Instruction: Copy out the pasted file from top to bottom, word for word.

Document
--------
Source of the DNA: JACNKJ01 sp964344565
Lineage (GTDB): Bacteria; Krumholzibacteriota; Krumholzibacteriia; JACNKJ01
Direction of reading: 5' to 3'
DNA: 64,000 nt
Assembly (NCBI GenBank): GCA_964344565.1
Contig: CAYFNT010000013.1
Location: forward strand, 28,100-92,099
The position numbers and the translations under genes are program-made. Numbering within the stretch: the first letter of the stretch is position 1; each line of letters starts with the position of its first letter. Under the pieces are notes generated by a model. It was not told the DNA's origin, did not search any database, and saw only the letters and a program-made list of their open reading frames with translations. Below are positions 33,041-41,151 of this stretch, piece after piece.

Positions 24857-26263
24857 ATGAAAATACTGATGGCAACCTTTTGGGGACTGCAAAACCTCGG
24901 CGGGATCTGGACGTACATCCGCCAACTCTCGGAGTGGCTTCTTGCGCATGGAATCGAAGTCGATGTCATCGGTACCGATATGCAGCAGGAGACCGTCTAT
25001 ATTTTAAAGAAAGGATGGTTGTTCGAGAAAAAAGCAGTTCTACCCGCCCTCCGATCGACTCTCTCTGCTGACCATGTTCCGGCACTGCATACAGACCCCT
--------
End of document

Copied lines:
Source of the DNA: JACNKJ01 sp964344565
Lineage (GTDB): Bacteria; Krumholzibacteriota; Krumholzibacteriia; JACNKJ01
Direction of reading: 5' to 3'
DNA: 64,000 nt
Assembly (NCBI GenBank): GCA_964344565.1
Contig: CAYFNT010000013.1
Location: forward strand, 28,100-92,099
The position numbers and the translations under genes are program-made. Numbering within the stretch: the first letter of the stretch is position 1; each line of letters starts with the position of its first letter. Under the pieces are notes generated by a model. It was not told the DNA's origin, did not search any database, and saw only the letters and a program-made list of their open reading frames with translations. Below are positions 33,041-41,151 of this stretch, piece after piece.

Positions 24857-26263
24857 ATGAAAATACTGATGGCAACCTTTTGGGGACTGCAAAACCTCGG
24901 CGGGATCTGGACGTACATCCGCCAACTCTCGGAGTGGCTTCTTGCGCATGGAATCGAAGTCGATGTCATCGGTACCGATATGCAGCAGGAGACCGTCTAT
25001 ATTTTAAAGAAAGGATGGTTGTTCGAGAAAAAAGCAGTTCTACCCGCCCTCCGATCGACTCTCTCTGCTGACCATGTTCCGGCACTGCATACAGACCCCT